The Queen’s coffin at London’s Westminster Hall wait reaches 14 hours

The queue to see The Queen’s coffin at Westminster Hall reached a record-breaking 14 hours before being paused for 6 hours, the UK government said.

Determined mourners braved the chilly weather conditions during the night in a desperate bid to pay their respects to Her Majesty one last time after her death at the age of 96.

The landmark opened its doors to the general public on Wednesday and will remain open for 24 hours each day before closing at 6:30 a.m. on Sept. 19 — the day of Her Majesty’s state funeral.

With each coming day since, royal fans ignored warnings of a 30-hour wait as they patiently inched closer to Westminster Hall in a queue snaking around the center of the capital.

On its official live tracker, the UK’s Department for Digital, Culture, Media and Sport warned of a 14-hour wait time in a queue that snakes more than 4.9 miles around the capital.

Queues to see the Queen laying-in-state may be paused due to the number of people who have turned out to pay their final respects to the monarch that ruled over the United Kingdom for 70 years.

Those waiting in line are asked not to save a place for others or leave personal items unattended. Putting up tents is also frowned upon.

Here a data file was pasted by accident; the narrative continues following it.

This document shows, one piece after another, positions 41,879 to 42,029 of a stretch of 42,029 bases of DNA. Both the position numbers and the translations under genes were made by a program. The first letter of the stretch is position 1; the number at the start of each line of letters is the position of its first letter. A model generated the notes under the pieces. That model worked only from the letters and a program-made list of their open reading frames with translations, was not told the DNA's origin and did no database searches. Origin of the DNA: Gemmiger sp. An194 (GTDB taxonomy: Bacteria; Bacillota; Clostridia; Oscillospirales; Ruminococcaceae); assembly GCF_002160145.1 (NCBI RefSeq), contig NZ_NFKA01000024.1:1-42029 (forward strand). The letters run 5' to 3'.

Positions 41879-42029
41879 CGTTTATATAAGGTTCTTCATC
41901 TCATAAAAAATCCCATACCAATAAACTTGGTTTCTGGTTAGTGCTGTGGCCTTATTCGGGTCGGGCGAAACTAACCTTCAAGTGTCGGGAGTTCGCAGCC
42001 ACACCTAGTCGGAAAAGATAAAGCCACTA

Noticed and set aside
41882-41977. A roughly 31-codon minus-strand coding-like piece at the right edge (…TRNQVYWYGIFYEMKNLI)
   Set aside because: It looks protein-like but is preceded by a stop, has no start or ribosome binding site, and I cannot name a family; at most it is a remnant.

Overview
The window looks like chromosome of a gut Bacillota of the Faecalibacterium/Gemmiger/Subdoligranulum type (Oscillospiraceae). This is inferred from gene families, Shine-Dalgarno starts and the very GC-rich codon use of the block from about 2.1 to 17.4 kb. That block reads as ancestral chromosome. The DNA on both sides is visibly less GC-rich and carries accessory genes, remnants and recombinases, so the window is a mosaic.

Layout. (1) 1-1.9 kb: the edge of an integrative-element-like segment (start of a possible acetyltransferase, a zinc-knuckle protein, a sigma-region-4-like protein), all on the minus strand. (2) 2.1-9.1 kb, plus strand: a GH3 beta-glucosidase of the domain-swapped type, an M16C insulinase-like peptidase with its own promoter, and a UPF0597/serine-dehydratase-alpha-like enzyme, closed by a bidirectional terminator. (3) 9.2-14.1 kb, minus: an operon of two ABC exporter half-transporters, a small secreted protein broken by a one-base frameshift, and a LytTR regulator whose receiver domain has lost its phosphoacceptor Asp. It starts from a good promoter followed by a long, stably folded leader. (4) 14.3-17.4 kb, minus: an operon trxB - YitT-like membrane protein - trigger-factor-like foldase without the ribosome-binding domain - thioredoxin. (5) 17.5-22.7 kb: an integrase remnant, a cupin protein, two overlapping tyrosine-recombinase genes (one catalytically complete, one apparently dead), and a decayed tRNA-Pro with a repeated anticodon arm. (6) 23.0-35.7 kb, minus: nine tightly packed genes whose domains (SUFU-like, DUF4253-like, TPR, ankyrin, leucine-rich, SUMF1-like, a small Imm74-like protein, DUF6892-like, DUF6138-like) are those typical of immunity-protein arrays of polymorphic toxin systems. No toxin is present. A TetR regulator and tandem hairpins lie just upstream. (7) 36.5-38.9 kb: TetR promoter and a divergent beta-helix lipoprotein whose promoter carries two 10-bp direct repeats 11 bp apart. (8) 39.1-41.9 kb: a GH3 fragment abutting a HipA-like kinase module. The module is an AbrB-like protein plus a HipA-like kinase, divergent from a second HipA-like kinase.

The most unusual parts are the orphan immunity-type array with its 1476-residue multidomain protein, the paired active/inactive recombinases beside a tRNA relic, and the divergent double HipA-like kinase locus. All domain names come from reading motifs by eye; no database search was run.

Inside Westminster Hall, the silence was deafening.

Though it’s not possible to see Queen Elizabeth’s body, the public does experience a chance to walk near the royal’s closed coffin, which is covered by the Royal Standard flag.

The coffin is guarded by four soldiers who are placed in each corner of the platform.

Mourners were asked to pass the coffin without stopping to ensure the line continued to move swiftly throughout the day and night.

Upon entering, mourners were guided through airport-style security clearance, according to the UK government’s website.

None of this, however, stopped those that wanted to be there.

“The queen is all I’ve ever known,” Kam Kaur, 37, told The Post. “As I entered and walked up the stairs, the reality kicked in.”

“I felt nervous slightly I don’t know why,” said Kaur, whom it took two hours just to find the back of the line. “It was silent. It was beautiful. It was gracious. It was special.”

After she and her sister waited over 8 hours to see Her Majesty’s coffin for less than 5 minutes, Kaur admitted that reality set in.

“I would do it again tomorrow if I had to.”

Queen Elizabeth II was Britain’s longest-reigning monarch. Her funeral will mark the end of the 10-day period of national mourning and will be a public holiday across the UK.